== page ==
Whoa Nellie, what a week. How are you? What’s vexing you most right now? What’s holding you up?
A 651 KB PDF sits portentously in my work inbox.
It’s the report of the 14 people who completed surveys for my 360 leadership evaluation. What a fantastic learning opportunity (assuming the feedback is concrete and actionable)! I had planned to do it last winter, and then I procrastinated. And then the pandemic hit. At home and not seeing patients, I debated whether to bother people with such a frivolous ask. I decided to proceed because as a leader, what better chance and reason to get real time feedback than during a crisis? And will there be a better time in the coming months? I am grateful to/for the 14 respondents.
My biggest fear is that I will be blindsided, and then frozen, by unexpected and severely negative feedback. I’d say I have a moderate case of imposter syndrome. So this report carries, in my lizard brain, a high risk of confirming every insecurity I harbor about my leadership, personality, and value to my (any!) organization. *deep breath*
Thankfully I am more than my threat-vigilant self; I can receive feedback calmly and rationally. And, I have support. One of my LOH classmates introduced me to the Johari Window model the other day. How have I not come across (remembered) this model before now? Into the first of the four panes, my ‘Arena’, I put aspects of my leadership style that are known to both myself and others—strengths and weaknesses. A second pane, my ‘Façade,’ comprises things known to me but that I conceal from others. These can include deep seated fears, insecurities, traumas, and other emotional baggage. I bet many of us underestimate the influence and consequences of façade traits on our leadership style and results. My 360 will show what lives in the upper right pane, my ‘Blind Spot(s)’—what is known to others and not known to me—hence the risk for being ‘blindsided.’ Finally, the parts of my leadership that are as yet unknown to both myself and to others are simply labelled ‘Unknown.’ I have renamed this quadrant ‘Potential for Supported Learning and Growth.’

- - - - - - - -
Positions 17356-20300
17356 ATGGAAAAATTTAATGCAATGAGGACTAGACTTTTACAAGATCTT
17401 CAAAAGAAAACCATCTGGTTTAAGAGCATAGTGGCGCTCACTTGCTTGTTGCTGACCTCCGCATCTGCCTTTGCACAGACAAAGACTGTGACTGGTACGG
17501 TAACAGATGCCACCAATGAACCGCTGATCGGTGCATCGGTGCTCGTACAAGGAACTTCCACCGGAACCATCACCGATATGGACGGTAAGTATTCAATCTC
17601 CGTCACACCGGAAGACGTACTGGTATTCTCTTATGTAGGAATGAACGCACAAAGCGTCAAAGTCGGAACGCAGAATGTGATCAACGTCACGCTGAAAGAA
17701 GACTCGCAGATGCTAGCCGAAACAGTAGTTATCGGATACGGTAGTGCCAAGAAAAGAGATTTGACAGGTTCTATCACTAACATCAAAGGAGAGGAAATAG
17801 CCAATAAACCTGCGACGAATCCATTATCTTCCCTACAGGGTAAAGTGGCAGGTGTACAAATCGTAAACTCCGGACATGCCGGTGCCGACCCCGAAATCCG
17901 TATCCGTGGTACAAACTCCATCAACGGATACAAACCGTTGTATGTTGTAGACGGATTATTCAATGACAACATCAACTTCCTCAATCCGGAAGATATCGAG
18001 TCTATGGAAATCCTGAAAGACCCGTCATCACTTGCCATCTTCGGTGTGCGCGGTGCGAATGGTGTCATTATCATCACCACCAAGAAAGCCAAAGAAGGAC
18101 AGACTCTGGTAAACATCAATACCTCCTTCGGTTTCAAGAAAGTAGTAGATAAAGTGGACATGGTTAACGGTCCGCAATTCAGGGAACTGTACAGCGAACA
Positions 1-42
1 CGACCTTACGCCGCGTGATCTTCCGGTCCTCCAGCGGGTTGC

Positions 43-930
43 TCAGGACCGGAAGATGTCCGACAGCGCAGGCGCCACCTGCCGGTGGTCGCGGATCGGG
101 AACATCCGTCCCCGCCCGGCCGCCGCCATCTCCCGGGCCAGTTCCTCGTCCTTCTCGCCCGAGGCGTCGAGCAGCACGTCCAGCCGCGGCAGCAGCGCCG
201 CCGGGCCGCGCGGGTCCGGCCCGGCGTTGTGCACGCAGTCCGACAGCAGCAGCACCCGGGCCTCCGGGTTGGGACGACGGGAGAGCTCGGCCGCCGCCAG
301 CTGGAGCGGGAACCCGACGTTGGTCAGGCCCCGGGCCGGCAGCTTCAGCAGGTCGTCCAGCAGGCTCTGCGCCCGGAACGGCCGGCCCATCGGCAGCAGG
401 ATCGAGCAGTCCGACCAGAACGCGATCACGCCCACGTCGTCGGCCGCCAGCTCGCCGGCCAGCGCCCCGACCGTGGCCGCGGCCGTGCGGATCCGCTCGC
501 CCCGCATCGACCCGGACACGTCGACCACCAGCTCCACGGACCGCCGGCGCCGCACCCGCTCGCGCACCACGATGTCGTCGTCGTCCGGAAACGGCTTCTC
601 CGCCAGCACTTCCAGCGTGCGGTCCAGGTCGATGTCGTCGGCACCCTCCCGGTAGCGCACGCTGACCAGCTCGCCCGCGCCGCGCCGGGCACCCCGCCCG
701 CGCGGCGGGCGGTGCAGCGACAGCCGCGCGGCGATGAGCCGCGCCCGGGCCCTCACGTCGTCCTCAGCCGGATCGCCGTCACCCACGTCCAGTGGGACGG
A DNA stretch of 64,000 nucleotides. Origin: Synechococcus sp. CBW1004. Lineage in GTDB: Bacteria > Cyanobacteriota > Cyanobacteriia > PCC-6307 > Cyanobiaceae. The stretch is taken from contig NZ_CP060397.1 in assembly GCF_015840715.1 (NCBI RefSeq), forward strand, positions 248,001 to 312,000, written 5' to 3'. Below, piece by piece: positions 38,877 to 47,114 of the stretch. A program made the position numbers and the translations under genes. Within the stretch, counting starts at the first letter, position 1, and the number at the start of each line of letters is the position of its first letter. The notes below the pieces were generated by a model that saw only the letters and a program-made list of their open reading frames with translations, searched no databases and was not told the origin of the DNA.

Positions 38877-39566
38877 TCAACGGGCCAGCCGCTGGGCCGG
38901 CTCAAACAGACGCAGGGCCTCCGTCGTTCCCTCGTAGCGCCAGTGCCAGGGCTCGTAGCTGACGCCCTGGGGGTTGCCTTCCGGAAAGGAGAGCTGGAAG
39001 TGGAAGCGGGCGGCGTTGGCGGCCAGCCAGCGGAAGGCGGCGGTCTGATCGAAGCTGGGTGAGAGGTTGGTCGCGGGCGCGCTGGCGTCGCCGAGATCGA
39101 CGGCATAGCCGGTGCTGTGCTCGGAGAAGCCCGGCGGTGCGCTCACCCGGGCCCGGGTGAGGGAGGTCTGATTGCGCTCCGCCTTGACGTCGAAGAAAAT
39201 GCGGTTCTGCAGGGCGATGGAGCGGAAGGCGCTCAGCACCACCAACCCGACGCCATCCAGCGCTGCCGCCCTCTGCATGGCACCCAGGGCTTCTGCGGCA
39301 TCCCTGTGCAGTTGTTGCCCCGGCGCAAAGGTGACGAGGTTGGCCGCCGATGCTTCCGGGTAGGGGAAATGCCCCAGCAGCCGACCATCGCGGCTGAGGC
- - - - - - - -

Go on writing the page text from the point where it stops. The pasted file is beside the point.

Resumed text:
The best possible result from this 360 exercise is a new, clear, and useful awareness of my leadership Blind Spots. In her book Insight, Tasha Eurich asserts that true, effective self-awareness embraces and processes both the self-known and other-known domains, and their intersection. I plan to map out my Johari Window for both strengths and weaknesses before opening my report. Then I can organize them into broad categories as a framework for approaching the results, and see how well they reconcile (or not).
But beyond professional leadership in my little clinical practice, how else can I apply this self-awareness framework? How can this exercise inform larger, more global relationships and culture?
In July, 2016, I wrote this post about racism and listening for peace. I’m glad to have documented my thoughts and experiences over the years. Rereading it now, I can see how I have both sustained and evolved my attitudes on addressing racism. I still respect all points of view, at least partially. But I am now more willing to take risks and engage in the hard conversations, to show that I have the capacity to address complexity, to hold tension between divergent and opposing perspectives. I used to fear being misconstrued as a member of an antagonist monolith. I am less afraid today to confront such assumptions that others may make of me (and I of them), to invite dialog, to withstand the discomfort of digging in and exchanging in earnest. This includes with those whose ideology I oppose, as well as those with whom I align.
A principal value of inviting divergent dialog, like the 360 evaluation, is to reveal my Blind Spots. For instance, even as I think of myself as ‘not racist,’ what behaviors have I that actually are racist, or at least ignorant and complicit? How can I be more anti-racist? What can the mirror show me that I can act on and improve, to make a positive difference?
For more on the vital importance and dire need for more of this kind of engagement and self-reflection, read David French’s piece from this morning, “American Racism: We’ve Got So Very Far to Go.”
For an excellent example of how Blind Spots manifest publicly, and how this can instruct us, read John Pavlovitz’s excellent essay on how Drew Brees slammed straight into the mirror as blind as any of us.
We can all map out Johari Window panes for our racism and anti-racism, just like leadership strengths and weaknesses. Then we can shut up and listen to our Black friends and colleagues, learn in earnest about how racism really is built into and manifests in every aspect of our national heritage and culture. We can speak up and act when we witness racist thought, attitude, behavior, words, decisions, and policies. Each of us, in small and still significant ways, can lighten the burden our Black peers carry—we can and should share the work of dismantling our oppressive and marginalizing, racist systems.
It all starts with awareness—the closer to 360 the better.